Morning Briefing - July 13, 2020
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July 13, 2020

House Spending Bill Would Blank W93 Warhead, Continue Plutonium Pit Investment

By ExchangeMonitor

A 2021 spending bill up for debate today in the House Appropriations Committee would prohibit development of a proposed new nuclear warhead for the Navy while upping investments in infrastructure to produce new plutonium triggers — but not by as much as the National Nuclear Security Administration (NNSA) wants.

That is according to a detailed bill report for the 2021 energy and water development legislation passed last week by the House Appropriations energy and water subcommittee. 

The report specifies that the semiautonomous Department of Energy nuclear-weapon agency should not get any of the $53 million it sought for the proposed W93 submarine launched ballistic missile warhead. It should also focus near-term efforts to produce plutonium pits at the Los Alamos National Laboratory in New Mexico, the document says — essentially the same stance majority House Democrats took last year.

Overall, the bill provides about $18 billion for the NNSA: more than $1 billion above the 2020 budget of some $16.7 billion, but nearly $2 billion less than the White House request of almost $20 billion. The full House Appropriations Committee is set to mark up the bill at 1 p.m. Eastern time today.

The bill report released Sunday specifies that the NNSA should receive just over $1 billion for its new Primary Capability Modernization account: the category that funds design and construction of plutonium-pit factories at Los Alamos and the Savannah River Site in Aiken, S.C. That’s about $600 million below the request, but more than $290 million above the 2020 appropriation.

Relative to the 2020 appropriations, the energy and water subcommittee taps the brakes on spending for the planned Savannah River pit plant while plowing more money into the expansion of Los Alamos’ Plutonium Facility. The bill would provide $650 million for Los Alamos Plutonium Modernization: over double the 2020 appropriation, but almost 20% below the request. Year-to-year spending on Savannah River Plutonium Modernization, on the other hand, would fall some 25% to about $305 million, if the bill becomes law. That’s roughly 30% less funding than requested.

The NNSA wants to convert Savannah River’s canceled Mixed Oxide Fuel Facility into a new pit plant. Together, the facilities are supposed to produce at least 80 pits a year by 2030, though the NNSA has admitted it will be a challenge to make the deadline.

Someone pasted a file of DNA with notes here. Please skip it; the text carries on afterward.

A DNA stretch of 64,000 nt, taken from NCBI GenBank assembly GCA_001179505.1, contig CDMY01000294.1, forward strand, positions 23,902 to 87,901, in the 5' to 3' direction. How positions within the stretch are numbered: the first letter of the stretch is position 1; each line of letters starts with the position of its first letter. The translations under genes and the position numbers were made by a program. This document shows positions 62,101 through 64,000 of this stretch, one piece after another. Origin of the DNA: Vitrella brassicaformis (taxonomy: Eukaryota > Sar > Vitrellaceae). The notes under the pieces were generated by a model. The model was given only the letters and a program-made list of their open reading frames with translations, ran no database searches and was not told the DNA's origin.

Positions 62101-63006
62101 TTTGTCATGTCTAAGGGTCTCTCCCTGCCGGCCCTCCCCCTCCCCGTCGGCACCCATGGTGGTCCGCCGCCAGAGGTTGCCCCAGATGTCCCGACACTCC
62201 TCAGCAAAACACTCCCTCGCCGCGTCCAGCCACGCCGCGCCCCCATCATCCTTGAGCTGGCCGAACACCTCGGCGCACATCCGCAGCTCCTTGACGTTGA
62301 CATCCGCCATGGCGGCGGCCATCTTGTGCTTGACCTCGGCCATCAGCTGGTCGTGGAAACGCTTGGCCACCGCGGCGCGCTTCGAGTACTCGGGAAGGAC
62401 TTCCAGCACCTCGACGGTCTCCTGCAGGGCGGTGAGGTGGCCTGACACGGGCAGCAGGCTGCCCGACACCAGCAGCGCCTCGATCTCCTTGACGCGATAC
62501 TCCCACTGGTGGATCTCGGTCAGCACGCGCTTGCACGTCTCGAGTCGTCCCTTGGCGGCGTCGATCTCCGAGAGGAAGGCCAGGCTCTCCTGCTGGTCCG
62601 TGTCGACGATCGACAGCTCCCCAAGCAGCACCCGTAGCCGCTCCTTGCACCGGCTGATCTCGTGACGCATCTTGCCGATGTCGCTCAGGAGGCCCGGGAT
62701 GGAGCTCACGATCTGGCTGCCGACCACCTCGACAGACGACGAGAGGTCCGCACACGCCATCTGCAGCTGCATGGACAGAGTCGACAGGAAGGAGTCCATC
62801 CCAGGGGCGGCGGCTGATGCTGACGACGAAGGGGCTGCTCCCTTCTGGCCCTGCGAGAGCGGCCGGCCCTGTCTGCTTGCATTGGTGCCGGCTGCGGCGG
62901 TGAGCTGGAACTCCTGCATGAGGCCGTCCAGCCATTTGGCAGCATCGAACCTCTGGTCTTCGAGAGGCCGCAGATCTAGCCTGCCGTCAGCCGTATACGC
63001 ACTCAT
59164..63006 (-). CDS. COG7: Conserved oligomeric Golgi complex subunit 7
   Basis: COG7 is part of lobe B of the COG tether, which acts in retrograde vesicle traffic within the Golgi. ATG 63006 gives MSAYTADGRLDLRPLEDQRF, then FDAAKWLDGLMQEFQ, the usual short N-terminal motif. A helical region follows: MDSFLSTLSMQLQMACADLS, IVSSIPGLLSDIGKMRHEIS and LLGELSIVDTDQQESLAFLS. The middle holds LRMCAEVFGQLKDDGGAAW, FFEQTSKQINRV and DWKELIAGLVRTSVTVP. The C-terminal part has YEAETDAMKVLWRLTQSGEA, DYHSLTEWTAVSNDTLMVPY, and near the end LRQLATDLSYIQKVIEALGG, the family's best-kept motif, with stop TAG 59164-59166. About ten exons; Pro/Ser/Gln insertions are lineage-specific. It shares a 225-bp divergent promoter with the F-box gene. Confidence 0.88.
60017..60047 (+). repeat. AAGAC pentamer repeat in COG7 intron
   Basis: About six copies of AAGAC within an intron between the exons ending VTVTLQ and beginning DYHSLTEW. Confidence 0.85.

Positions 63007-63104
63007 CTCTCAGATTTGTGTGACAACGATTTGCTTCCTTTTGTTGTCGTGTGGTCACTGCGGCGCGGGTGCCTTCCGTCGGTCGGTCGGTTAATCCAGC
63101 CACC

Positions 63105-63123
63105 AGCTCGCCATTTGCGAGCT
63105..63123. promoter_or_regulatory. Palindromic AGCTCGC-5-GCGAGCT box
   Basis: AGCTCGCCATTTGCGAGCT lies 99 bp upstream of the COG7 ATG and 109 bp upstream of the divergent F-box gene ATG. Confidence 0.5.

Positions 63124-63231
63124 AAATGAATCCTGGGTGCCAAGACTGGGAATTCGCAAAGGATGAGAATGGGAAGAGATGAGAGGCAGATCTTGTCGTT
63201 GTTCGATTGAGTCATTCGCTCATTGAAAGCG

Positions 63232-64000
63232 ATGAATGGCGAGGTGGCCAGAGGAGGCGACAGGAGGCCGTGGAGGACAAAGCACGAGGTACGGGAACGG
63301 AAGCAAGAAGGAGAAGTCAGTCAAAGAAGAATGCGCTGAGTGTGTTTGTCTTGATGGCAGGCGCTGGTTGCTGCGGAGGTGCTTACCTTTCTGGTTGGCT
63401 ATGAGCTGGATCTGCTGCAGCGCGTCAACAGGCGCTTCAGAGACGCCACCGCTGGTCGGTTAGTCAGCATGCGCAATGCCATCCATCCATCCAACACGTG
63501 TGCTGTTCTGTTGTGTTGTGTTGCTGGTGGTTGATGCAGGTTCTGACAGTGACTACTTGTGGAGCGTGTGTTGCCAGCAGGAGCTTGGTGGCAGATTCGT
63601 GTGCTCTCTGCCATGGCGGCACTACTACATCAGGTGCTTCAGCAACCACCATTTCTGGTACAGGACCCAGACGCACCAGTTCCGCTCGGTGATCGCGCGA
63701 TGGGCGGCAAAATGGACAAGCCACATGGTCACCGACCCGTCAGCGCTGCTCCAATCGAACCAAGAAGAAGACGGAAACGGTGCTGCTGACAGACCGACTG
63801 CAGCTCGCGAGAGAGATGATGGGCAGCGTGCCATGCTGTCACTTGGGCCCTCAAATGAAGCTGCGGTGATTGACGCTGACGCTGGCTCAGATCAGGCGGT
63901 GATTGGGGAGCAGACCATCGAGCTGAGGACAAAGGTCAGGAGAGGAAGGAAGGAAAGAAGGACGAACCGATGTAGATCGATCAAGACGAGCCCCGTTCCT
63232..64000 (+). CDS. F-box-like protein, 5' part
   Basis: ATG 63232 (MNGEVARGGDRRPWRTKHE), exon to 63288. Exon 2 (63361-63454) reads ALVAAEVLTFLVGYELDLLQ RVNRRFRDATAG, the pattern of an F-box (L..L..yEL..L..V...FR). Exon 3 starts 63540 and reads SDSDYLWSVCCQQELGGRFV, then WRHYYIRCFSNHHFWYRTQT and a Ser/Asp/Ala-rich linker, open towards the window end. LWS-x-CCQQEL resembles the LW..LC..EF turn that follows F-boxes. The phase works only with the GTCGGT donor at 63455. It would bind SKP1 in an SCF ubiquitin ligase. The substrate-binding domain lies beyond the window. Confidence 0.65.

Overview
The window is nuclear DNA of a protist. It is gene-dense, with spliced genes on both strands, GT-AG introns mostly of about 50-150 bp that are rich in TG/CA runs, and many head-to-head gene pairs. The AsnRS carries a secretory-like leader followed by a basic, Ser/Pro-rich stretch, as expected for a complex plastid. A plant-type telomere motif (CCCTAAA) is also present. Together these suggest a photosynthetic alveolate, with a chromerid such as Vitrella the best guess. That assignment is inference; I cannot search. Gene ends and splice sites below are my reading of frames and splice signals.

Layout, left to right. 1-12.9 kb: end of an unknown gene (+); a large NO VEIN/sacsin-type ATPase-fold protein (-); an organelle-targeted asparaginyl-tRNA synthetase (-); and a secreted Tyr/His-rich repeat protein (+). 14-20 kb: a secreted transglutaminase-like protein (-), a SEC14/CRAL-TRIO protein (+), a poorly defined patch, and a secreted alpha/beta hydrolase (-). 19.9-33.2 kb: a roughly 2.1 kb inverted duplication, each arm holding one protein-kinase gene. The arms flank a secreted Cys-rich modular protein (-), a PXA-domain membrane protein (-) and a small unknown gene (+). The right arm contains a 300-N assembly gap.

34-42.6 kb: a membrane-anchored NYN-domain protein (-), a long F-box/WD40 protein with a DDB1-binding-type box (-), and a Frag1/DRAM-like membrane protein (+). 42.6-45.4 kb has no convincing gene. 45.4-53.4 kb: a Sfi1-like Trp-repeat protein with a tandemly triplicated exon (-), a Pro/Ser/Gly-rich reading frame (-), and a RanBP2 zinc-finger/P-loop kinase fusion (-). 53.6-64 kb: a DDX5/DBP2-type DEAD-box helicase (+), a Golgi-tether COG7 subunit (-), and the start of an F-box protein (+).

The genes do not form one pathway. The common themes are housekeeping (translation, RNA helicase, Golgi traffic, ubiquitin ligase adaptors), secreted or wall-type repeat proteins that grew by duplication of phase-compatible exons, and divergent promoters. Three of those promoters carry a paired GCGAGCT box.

Most of the $1.7 billion of requested funding that the House Appropriations panel refused to grant the NNSA for fiscal 2021 was for upgrading and building nuclear weapons infrastructure, such as the pit plants. The difference between the agency’s ask for infrastructure and operations funding and the subcommittee’s recommendation was about $1 billion. 

On the other hand, essentially all ongoing and planned weapons modernization programs in the Stockpile Major Modernization account would get essentially the requested funding of $2.6 billion, according to the bill report. That is some $500 million more than the 2020 appropriation. The W93 is the only major modernization program the subcommittee was unwilling to fund. The proposed warhead would be a new warhead design based on an explosive package that could be certified without a yield test, the NNSA has said.

Also squeezed into the report, the House Appropriations Committee wants a briefing from the NNSA, no later than 60 days after the already-divisive bill becomes law, about the possibility of delaying production of the W80-4 cruise missile warhead by a year. The NNSA now plans to start producing the refurbished warhead in or after fiscal year 2025, when it expects to finish the proof-of-concept first production unit of the weapon.

The NNSA’s program-independent Cost Estimating and Program Evaluation has said the agency might be able to postpone the W80-4 first production unit without delaying deployment of the Long Range Standoff weapon cruise missile — its carrier vehicle — later this decade.

The Senate Appropriations Committee had not unveiled its preferred NNSA budget at deadline Monday.

Editor’s note, 07/14/2020, 4:05 p.m. The story was edited to include the committee’s request for a report about delaying the W80-4 warhead refurbishment.

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